The Pudding Shop was an exceptional place: the beating heart of the “Hippy Trail”, where, in a single afternoon, it was possible to chat with dozens of travellers on their way to Tabriz, Teheran, Kabul, Delhi and Katmandu and read the famous board full of paper messages, essential to communicate during that time, before the internet era.

I quickly filled up 2 block-notes with many travel projects on how to reach Nepal from Europe. At that time I had no guidebook but I got enough information on itinerary, roads, places to stay, “hidden secrets” and hundreds of exceptional places to visit.

My next big trip took form during those days. The final decision was taken: next year, after my graduation from high school, I would have overlanded without hesitation from Europe to India and Nepal!

With this big program in my mind and tons of first hand infos in my pocket, I bought a train ticket from Istanbul to Belgrade and Milano, and come back home.


1993 – Shibam, Yemen


How did your travelling “career” really begin? Did you always have the travel bug?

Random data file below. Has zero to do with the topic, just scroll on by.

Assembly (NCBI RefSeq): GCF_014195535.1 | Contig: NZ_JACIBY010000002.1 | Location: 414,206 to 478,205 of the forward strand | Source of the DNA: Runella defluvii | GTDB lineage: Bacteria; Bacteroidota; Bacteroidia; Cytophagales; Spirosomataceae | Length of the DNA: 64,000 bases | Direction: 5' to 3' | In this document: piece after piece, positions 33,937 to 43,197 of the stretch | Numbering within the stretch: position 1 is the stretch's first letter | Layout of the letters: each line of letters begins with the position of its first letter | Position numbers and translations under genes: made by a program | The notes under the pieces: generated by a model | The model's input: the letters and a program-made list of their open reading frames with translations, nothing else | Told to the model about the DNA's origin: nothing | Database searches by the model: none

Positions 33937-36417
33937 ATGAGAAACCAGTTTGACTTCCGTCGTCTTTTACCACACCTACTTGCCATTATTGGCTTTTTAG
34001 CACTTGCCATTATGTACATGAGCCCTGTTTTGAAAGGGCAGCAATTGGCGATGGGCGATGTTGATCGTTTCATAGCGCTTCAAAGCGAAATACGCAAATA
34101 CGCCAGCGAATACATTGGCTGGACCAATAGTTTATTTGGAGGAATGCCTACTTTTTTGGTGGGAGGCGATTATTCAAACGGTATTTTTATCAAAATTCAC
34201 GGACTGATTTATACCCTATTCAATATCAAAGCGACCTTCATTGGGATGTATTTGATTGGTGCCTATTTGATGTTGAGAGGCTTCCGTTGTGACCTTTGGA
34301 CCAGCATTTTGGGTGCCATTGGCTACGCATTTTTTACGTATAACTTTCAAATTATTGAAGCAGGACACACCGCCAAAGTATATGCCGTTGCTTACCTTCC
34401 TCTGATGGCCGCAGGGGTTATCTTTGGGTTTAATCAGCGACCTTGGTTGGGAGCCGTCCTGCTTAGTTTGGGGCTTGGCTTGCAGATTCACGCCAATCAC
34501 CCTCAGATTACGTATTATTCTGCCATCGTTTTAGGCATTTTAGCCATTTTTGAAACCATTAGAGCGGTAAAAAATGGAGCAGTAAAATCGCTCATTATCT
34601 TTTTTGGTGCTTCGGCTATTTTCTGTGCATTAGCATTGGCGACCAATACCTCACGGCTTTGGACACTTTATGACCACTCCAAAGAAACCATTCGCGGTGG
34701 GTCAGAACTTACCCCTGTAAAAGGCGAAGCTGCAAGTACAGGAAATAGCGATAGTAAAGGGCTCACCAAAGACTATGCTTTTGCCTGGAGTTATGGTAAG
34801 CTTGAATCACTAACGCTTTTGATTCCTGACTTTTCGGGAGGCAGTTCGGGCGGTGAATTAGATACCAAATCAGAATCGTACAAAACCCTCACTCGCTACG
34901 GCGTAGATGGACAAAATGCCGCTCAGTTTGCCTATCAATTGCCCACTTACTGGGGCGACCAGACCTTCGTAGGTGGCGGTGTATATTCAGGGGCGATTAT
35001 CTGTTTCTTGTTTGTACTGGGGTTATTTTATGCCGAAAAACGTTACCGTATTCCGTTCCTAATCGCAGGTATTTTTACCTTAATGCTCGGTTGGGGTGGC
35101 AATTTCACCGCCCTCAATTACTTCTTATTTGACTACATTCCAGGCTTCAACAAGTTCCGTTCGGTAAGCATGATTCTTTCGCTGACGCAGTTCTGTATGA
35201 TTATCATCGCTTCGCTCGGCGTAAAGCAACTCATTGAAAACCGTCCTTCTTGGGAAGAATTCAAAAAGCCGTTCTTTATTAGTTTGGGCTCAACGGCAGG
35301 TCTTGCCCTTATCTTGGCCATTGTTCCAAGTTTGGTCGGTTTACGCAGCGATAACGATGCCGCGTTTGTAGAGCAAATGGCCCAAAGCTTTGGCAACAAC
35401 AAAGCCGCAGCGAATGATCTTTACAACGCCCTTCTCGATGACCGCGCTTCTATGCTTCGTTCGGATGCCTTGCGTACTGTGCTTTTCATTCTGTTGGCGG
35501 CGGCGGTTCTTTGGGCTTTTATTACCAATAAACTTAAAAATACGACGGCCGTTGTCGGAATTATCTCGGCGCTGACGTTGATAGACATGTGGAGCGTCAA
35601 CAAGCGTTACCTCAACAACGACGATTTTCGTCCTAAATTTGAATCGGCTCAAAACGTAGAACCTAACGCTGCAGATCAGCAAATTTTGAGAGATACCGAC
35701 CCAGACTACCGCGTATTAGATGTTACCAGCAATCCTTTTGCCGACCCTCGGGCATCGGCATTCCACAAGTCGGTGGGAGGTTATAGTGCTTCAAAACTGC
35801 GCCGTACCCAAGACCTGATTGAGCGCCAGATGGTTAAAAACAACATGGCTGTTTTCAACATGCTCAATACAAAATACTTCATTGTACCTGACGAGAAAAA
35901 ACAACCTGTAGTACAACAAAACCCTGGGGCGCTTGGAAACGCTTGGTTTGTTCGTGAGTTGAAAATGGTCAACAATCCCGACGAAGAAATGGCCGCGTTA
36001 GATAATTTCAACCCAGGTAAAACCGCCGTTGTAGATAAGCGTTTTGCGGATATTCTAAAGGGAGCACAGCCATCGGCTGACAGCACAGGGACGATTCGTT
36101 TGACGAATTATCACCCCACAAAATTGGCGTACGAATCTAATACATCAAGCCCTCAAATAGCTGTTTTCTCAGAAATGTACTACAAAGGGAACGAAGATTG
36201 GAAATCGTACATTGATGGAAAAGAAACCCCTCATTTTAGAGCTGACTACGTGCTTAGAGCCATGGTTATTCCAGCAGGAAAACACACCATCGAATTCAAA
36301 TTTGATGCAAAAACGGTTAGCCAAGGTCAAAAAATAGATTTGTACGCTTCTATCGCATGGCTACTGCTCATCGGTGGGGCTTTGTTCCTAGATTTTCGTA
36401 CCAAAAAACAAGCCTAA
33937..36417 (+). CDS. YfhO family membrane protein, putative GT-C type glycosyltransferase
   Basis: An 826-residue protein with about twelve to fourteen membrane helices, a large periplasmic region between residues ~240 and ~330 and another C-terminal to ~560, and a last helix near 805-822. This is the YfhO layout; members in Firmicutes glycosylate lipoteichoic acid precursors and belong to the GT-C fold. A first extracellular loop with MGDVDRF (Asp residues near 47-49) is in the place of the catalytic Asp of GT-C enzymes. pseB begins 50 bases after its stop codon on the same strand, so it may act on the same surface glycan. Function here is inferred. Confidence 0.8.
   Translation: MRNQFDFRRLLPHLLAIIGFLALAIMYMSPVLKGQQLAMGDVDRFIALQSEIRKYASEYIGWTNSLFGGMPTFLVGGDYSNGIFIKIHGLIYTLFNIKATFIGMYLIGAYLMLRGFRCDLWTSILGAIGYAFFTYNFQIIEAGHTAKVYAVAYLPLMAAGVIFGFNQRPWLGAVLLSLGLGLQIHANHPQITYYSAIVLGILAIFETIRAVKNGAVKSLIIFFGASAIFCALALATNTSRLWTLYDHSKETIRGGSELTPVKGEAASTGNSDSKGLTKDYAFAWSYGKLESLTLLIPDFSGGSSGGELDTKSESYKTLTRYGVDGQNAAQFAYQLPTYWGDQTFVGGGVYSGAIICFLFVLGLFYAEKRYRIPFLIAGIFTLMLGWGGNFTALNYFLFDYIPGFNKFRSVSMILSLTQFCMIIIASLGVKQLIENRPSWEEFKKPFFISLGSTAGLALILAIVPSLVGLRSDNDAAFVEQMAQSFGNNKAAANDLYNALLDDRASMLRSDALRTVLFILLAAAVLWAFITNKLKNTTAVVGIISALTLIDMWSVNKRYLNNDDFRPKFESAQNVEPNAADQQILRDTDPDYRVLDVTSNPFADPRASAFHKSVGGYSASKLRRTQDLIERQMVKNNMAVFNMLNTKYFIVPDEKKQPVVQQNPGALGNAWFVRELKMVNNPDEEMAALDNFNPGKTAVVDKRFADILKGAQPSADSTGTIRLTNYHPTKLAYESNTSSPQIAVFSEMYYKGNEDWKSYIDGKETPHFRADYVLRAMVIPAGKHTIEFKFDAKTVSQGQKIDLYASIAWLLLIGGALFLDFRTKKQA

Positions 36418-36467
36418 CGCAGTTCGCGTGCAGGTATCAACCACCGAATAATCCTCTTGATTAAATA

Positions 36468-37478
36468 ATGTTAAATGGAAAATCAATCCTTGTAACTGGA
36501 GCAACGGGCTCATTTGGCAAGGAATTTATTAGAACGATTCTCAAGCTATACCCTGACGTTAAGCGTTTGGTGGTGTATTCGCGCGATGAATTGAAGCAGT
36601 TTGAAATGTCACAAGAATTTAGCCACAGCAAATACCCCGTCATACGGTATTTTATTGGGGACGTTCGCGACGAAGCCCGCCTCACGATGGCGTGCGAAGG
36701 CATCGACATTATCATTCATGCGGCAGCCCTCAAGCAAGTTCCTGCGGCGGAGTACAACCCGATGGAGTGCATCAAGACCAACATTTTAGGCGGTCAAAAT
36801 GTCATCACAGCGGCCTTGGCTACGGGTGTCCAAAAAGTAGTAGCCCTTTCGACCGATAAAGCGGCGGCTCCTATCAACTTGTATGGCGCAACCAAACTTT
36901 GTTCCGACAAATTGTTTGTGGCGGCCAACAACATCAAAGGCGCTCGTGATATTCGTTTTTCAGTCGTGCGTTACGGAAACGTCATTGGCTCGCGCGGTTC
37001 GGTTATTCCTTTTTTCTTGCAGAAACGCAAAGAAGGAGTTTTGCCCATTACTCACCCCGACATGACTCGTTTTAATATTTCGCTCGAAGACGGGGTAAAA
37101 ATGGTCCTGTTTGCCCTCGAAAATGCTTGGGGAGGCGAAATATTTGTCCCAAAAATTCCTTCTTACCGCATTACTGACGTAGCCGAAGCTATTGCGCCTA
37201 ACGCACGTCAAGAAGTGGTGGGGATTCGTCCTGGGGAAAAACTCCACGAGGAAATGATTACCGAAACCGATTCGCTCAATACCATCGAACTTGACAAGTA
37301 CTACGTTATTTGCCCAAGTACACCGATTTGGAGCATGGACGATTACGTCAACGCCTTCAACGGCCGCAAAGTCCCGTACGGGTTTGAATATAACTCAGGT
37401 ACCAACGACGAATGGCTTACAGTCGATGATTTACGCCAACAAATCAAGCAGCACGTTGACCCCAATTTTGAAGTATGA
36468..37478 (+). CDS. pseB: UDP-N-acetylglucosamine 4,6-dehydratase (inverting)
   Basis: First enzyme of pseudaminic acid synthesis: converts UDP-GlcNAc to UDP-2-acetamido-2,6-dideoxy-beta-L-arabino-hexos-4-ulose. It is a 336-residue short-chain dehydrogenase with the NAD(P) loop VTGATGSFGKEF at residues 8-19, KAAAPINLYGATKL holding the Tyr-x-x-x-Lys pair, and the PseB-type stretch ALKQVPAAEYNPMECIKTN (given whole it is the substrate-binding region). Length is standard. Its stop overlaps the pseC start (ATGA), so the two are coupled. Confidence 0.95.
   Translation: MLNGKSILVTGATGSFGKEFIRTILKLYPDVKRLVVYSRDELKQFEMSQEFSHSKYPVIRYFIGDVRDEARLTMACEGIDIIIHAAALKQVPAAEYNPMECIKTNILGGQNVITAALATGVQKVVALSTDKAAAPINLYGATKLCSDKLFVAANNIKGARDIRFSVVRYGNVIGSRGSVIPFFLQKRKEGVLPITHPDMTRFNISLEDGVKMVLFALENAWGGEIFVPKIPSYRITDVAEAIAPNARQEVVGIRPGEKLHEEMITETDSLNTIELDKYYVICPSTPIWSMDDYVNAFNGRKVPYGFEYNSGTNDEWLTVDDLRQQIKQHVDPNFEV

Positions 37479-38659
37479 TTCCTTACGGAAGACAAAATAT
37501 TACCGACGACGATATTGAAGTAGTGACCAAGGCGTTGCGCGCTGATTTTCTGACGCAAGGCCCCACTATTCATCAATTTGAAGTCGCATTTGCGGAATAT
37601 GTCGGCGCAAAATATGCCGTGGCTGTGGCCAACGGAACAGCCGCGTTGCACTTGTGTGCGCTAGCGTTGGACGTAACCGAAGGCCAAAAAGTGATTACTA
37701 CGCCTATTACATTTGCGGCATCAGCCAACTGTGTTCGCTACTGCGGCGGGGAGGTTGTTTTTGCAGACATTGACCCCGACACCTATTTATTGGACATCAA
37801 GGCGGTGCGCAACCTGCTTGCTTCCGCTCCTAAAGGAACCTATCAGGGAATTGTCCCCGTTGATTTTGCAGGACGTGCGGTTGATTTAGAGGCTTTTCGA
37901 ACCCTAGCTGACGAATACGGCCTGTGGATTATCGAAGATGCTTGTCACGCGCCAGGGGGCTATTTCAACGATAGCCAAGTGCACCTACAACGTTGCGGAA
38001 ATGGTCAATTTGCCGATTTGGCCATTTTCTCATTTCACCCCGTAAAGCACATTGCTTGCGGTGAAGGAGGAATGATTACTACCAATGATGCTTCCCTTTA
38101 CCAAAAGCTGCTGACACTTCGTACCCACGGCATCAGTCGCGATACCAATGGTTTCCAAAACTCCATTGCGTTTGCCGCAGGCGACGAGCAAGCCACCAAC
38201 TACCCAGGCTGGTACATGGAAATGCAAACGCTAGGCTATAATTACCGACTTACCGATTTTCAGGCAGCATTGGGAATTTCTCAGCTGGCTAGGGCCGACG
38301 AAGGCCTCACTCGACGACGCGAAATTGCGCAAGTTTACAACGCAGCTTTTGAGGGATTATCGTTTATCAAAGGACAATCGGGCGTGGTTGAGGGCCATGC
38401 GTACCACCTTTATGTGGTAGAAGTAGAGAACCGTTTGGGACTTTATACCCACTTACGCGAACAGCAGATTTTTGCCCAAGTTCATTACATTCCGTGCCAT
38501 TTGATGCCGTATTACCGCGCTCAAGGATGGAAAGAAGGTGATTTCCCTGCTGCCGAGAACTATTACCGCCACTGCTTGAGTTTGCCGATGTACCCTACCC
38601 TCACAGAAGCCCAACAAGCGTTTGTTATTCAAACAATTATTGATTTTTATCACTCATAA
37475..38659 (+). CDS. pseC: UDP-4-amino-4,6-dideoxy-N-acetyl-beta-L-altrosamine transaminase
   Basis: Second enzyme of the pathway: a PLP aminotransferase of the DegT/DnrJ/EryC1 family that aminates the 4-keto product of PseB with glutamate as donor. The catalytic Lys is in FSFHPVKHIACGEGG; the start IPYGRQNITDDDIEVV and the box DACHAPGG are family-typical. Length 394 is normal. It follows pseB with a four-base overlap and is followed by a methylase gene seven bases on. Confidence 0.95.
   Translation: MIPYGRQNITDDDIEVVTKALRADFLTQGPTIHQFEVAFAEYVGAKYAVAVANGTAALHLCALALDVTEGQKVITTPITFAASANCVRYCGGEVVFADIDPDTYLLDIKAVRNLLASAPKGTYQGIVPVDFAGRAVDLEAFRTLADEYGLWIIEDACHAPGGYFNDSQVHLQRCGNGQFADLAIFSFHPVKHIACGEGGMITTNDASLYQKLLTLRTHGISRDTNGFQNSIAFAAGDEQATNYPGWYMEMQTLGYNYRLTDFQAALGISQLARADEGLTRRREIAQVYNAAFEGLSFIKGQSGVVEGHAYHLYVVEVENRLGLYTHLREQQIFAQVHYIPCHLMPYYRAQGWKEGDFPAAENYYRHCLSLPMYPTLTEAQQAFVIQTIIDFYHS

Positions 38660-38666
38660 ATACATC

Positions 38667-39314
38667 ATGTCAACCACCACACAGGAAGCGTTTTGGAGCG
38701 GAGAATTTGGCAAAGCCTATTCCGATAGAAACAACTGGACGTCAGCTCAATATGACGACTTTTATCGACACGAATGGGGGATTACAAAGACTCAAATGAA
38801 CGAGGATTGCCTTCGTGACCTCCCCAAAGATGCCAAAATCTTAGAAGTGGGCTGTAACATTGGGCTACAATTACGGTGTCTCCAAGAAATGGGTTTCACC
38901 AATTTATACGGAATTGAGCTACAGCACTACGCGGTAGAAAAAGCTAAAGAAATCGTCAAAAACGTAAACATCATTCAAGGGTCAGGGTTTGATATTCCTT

My travelling “career” then begun with a big disappointment.

Following my first trip to Turkey before described, all my big plans for a long Asian trip after high school graduation, quickly vanished. We were in 1979 and that year two events dramatically changed Asia: the Khomeini’s revolution in Iran and the Soviet Union’s invasion of Afghanistan.

I was too late. The new regime in Iran and the Soviet occupation of Afghanistan radically transformed both countries, making a safe overland trip impossible.

Chicken Street in Kabul, that was high in my list of places collected during my afternoon at the Pudding Shop, and once Kabul’s main traveller hub, became one of the most dangerous places in all the city and probably in all Asia.

The “hippy trail” died forever, and so the overland trip from Europe to Asia.